Strawberry Shortcakes

July 11, 2012

Could there be a more classic summer dessert than a strawberry shortcake?  Probably not.  So when I finally got my hands on a lug of gorgeously fragrant, deep red strawberries from a local farm, all I could think of was making this simple dessert to showcase these berries.

Since there are only three simple components to a strawberry shortcake, it is essential that all three elements can sing on their own. Most recipes call for a cream scone, but I prefer a buttermilk biscuit not only because it reduces the overall fat in the recipe, but also for the lovely tang that the buttermilk provides.  This recipe makes buttery, flaky, beautifully browned biscuits.  Split them open and dollop  them with cream which has been whipped into a soft, velvety mixture.  (Do not pour in cream, turn on your mixer to whisk and then leave the room to mediate a sibling squabble,  oh no, do not.  You will make butter. Trust me.)

Last are the strawberries.  This dish is best with fresh sweet summer berries.  Pick ones that are small and red to the core, preferably from your local farmers market and not shipped to the supermarket in plastic boxes.  There is a huge difference.  Depending on the size of the strawberries, halve or quarter them and dust with a bit of sugar.  As the strawberries sit they will gently weep and make a beautiful pink syrup.  Scoop the berries and their syrup onto the pillow of whipped cream and top with the other half of the biscuit.  Simple and delightful.

The last time we made these was the 4th of July, so we tossed in some blueberries as well to go with the red, white, and blue theme.  My son insisted that the dessert would benefit from the option of Chocolate Pudding as well.  He was right.  We went with the self serve model, allowing each person to create their own shortcake dessert from bowls of whipped cream, strawberries, blueberries, and chocolate pudding.  For a more formal approach, serve the assembled shortcakes.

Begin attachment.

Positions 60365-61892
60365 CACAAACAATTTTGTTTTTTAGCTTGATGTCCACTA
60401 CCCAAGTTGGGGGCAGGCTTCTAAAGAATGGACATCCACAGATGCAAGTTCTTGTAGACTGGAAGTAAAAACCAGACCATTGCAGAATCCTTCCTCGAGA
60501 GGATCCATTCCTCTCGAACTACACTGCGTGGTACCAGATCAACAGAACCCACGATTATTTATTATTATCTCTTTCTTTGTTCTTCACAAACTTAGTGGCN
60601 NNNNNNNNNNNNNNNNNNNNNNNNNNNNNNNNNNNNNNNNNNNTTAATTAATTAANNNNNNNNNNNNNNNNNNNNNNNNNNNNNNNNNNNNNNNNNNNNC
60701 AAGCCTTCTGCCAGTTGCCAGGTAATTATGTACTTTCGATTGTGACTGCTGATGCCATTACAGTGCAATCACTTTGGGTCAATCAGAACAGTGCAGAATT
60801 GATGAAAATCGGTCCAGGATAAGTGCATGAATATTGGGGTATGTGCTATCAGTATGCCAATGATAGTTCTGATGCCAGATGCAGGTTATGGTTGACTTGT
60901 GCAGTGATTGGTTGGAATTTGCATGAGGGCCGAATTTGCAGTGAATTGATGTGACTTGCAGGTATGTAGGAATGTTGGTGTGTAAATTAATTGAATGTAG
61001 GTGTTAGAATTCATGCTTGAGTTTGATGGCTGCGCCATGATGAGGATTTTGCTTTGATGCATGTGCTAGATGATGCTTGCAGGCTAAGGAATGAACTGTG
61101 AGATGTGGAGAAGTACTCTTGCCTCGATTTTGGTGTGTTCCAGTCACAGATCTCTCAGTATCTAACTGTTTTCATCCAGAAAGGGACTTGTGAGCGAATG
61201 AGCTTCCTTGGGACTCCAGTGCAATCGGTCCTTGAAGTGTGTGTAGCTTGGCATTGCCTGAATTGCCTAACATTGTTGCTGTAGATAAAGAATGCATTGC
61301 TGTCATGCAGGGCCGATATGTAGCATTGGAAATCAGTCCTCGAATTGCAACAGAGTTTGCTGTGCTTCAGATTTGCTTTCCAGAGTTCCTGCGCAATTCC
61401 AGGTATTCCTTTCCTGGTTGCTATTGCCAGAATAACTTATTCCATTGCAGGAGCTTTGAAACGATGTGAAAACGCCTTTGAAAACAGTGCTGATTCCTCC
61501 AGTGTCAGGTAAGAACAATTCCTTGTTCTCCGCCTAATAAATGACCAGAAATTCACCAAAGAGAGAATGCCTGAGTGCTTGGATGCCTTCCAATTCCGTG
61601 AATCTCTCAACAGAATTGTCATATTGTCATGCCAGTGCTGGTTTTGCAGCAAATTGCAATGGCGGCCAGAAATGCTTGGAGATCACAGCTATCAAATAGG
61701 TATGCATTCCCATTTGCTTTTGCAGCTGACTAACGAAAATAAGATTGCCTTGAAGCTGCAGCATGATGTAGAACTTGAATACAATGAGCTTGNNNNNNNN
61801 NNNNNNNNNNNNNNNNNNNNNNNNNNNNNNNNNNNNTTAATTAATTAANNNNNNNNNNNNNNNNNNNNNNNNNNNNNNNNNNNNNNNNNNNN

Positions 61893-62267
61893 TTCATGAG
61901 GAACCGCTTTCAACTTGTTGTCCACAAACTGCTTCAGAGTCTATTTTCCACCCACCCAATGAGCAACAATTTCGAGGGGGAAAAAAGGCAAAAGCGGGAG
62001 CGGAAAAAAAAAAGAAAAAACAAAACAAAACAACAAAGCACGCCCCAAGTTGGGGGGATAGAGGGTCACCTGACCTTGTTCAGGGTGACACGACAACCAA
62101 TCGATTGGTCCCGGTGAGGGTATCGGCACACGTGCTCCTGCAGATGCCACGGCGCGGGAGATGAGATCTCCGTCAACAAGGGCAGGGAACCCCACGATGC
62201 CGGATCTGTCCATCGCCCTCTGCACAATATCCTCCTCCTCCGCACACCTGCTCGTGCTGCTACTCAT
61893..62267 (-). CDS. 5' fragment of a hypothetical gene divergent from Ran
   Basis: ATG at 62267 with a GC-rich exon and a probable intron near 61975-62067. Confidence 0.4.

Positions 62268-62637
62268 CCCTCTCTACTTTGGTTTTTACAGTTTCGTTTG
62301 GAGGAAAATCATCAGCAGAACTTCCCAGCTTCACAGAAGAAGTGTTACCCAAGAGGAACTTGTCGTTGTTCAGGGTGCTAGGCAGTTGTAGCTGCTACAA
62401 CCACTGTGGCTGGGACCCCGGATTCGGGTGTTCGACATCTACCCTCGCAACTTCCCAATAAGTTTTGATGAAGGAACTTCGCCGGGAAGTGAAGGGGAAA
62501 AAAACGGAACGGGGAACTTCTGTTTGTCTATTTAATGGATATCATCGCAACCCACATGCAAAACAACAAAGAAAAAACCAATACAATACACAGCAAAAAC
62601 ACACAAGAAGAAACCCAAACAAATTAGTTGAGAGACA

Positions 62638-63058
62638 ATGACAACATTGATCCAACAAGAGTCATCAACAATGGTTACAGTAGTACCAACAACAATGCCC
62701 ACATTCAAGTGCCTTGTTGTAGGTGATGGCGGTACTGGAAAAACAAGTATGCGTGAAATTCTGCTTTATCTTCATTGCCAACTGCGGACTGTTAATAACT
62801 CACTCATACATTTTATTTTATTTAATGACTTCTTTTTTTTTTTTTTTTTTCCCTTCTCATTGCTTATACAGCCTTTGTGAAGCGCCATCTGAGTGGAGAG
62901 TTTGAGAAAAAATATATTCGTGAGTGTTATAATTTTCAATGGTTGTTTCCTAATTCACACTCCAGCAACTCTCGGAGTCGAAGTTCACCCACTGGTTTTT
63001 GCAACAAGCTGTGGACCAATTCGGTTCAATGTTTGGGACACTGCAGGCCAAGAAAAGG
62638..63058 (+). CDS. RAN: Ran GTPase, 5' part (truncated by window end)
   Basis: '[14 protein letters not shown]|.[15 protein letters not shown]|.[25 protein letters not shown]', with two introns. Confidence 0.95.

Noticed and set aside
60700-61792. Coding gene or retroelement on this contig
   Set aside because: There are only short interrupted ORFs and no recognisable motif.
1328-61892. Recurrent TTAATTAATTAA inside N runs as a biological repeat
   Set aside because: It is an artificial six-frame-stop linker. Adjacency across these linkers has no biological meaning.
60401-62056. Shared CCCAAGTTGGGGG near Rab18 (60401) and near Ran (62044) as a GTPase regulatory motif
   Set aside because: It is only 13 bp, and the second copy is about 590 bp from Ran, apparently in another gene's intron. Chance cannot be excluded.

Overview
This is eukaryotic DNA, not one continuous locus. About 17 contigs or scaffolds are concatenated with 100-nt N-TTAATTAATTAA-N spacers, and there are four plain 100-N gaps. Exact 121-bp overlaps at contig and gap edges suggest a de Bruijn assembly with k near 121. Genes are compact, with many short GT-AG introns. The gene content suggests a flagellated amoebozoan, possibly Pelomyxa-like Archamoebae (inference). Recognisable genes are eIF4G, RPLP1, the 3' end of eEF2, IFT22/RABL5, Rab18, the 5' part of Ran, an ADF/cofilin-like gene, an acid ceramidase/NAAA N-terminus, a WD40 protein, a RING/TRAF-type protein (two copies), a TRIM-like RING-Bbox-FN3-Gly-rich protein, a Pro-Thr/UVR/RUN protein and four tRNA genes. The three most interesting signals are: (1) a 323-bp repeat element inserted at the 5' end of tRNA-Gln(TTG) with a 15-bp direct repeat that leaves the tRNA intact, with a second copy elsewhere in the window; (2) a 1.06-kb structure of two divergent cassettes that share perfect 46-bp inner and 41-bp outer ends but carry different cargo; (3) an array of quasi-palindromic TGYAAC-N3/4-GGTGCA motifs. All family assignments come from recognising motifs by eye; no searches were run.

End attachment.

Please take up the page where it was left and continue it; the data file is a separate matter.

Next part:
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I am not known for overt patriotism, but I am also not one to pass up an opportunity to celebrate.  And isn’t it a happy coincidence that our nation’s birthday falls smack dab in the middle of berry season?  We are surrounded by luscious reds and blues hanging from the bushes and trees throughout our neighborhoods and farms.  To pass these by is a shame and perhaps even unpatriotic.

My kids and I went on a west county adventure yesterday, and came home with a bag full of blueberries from Sonoma Swamp Blues (great spot to pick up super tasty local blueberries!).  Most of them are destined for shortcakes with strawberries and cream, but I could not resist tossing a few handfuls into the blender to make these popsicles. Believe it our not, my kiddos will happily gobble up a popsicle every day of summer!

Red, White and Blueberry Popsicles are a tasty treat to cool you off while savoring the sweet tastes of July.   Also they only take about 10 minutes to prepare (and freeze overnight), so you have more time to sit around sipping on lemonade (or an ice cold margarita).  You can test your luck and pull them out of the mold after 4 hours or so.  We did.  Waiting until the actual 4th of July was more than our patience could take.  Use caution though, if they are not fully frozen they are more likely to break off or for the stick to come loose from the popsicle.

*Don’t have a popsicle mold?  Check out this one.

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Summer, with a capital “S”, beginning with the longest day of the year, is weeks away, but thanks to our local school board, summer is in full swing here.  School is out, pools are open, and that means it is time to break out the ice cream maker.  My kids and I (since I teach for a living) are wholeheartedly leaping into carefree summer-mode.  I am now in the business of putting smiles on their sweet little faces and nothing works better for that than some form of sweet frozen goodness.